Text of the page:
terptree: How to create a 'Deaf Friendly' School

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Monday, 18 June 2012

How to create a 'Deaf Friendly' School

This week we are talking about what it takes to create a Deaf friendly school.  The following advice and information has been taken from the National Deaf Children's Society's (NDCS) publication 'Deaf Friendly Schools' - which is a must have for teachers and staff working with deaf children in a mainstream school environment.

When we are talking about deafness, we mean either a permanent or a temporary loss; so this includes a mild, moderate, severe and profound hearing loss.

It is becoming more and more common for deaf children to be educated in a mainstream primary school environment.  For a school, this can be a huge challenge - learning how to meet the needs of a deaf child within the class and make the environment as equal and accessible as possible.

Here is some information and tips that will give some awareness of the positive strategies that can be implemented to offer the same educational experience to deaf children within mainstream education.

For more detailed advice, we would suggest contacting the NDCS freephone advice line on 0808 800 8880.  They have advisers on hand, who have a specialism in Education and also some really great publications available. 

The whole school approach

What do we mean by a 'whole school approach'?  
A real commitment from the school to ensure that a deaf child has the ability to equally participate.  

It is vital that the involvement is in the full educational experience; in lessons as well as social time and after school activities.  This will help to build confidence and encourage relationships with hearing peers.

Deafness itself is not considered a Special Educational Need, but the challenges and needs arising from deafness are.

It is recommended that all staff within the primary and secondary setting are aware of how to identify signs of deafness.

Many deaf children will have a Statement of Special Educational Needs.  This should include clear information and objectives for the key areas for development and how these goals will be achieved.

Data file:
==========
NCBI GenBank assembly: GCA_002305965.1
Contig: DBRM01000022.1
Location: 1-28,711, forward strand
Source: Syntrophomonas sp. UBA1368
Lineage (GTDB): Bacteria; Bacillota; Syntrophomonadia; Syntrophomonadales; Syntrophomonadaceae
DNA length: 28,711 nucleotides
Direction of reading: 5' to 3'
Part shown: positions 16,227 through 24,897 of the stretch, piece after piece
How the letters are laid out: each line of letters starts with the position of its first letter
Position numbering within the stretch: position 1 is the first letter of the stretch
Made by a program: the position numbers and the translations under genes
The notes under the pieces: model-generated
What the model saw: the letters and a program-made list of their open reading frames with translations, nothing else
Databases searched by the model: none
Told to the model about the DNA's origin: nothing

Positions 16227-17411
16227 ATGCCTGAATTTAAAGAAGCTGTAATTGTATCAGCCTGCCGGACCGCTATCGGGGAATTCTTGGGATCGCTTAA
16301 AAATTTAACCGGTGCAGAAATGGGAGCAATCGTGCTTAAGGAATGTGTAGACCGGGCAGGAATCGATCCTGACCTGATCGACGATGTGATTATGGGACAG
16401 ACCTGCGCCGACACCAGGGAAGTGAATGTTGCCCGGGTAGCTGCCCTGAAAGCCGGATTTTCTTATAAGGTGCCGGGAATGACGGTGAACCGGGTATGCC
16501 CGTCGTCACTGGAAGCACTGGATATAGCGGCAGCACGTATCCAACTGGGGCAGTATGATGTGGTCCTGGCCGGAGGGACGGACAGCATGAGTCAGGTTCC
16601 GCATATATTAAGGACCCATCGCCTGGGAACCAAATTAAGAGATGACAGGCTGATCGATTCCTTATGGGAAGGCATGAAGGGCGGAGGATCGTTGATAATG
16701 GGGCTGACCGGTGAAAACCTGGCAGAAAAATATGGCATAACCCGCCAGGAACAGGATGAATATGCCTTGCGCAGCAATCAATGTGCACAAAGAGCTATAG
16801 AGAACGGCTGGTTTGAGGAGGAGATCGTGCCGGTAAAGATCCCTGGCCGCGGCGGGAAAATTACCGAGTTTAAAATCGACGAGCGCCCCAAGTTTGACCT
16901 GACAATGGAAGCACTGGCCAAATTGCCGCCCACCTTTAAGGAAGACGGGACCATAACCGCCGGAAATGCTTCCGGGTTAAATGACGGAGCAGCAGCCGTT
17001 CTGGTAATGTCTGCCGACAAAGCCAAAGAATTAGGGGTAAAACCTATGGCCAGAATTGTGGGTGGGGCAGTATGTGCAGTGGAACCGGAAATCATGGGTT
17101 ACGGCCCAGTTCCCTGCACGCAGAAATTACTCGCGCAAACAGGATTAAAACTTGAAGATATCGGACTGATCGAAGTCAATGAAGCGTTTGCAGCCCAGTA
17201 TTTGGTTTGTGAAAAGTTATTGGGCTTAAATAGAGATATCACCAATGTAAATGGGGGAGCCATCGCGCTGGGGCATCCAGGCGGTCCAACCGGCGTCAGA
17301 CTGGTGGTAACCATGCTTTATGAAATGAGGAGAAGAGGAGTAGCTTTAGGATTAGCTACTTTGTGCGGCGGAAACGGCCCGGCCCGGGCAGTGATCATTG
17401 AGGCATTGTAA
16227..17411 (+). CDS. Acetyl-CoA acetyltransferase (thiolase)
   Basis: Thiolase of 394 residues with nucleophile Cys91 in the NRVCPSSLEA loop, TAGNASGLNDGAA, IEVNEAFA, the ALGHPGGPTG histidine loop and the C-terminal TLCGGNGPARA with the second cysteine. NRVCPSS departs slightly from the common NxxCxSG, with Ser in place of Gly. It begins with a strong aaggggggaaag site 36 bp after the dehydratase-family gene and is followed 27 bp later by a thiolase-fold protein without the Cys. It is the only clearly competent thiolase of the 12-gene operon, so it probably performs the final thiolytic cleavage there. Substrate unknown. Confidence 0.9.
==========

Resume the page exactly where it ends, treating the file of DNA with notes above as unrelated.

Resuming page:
Tips for good teaching practice

Here are some useful tips that will help to make your lessons more accessible for deaf children;

- Speak naturally and clearly at your normal pace and tone of voice

- Work with the child's preferred communication style

- Get the child's attention before speaking, so that they can clearly lipread 

- Try not to cover your face and as you are speaking

- Why not learn some sign language as a class, this will interest the children greatly and offer a very useful skill!

- Have the teacher repeat what other children are saying so that these comments are not missed

- Avoid having your back to a window

- Ask all children to speak one at a time, putting their hands up when they have something to say, this makes the communication easier to follow

- There may be the need to provide some extra clarification about new topics; in particular when there is new vocabulary and concepts - these extra explanations will in turn benefit the other children

- Try not to talk and write on the board at the same time, as this can make it very difficult for a deaf child to lipread

- Be gestural and visual when explaining concepts and use your face to express meanings, this will aid the communication adding another layer of context

- Encourage the children to say when they do not understand something, as sometimes deaf children will nod and smile even if they have not understood

- Ensure effective communication between school and home so that the schoolwork can be continued and added to at home

- Remember that some deaf children do not have access to all of the auditory sounds around them

- It is helpful for deaf children to have a mix of peer group so that they do not become too dependent on one or two other children 

What next?

In the NDCS Deaf Friendly Schools guide, a teacher of a mainstream class is quoted saying the following "It was really useful having a deaf awareness session, I feel more confident that I can cope with a deaf child in my class".

- Deaf Awareness Training is one of the many training services that we provide here at terptree.  

Attendees have found that they have learnt a lot in such a short time and that it has really been of great benefit; giving them the confidence and skills to communication with deaf people. 

If this is something that you feel you or your school would benefit from, get in touch with terptree today at training@terptree.co.uk !

- terptree also offer a BSL Bitesize package for schools.  
BSL Bitesize is a fantastic 5-week course that covers the basics of British Sign Language (BSL). Working in small groups using a variety of fun techniques, students will gain a basic conversational level of BSL.

This 5-week course can be for either teachers or children or BOTH and covers topics such as classroom signs, hobbies, family, food and drink and any other topics you would like to cover.  For more information, contact us at training@terptree.co.uk 

- NDCS are running a sponsored Fingerspellathon in October 2012, where children are sponsored to learn the fingerspelling alphabet.  By getting your chosen school involved you will be helping to raise money to support deaf children in reaching their full potential  Click here to register today.

Information for this article has been taken from the NDCS 'Deaf Friendly Schools' publication which can be requested by calling 0808 800 8880.  Also available is the publication 'Deaf Friendly Teaching'

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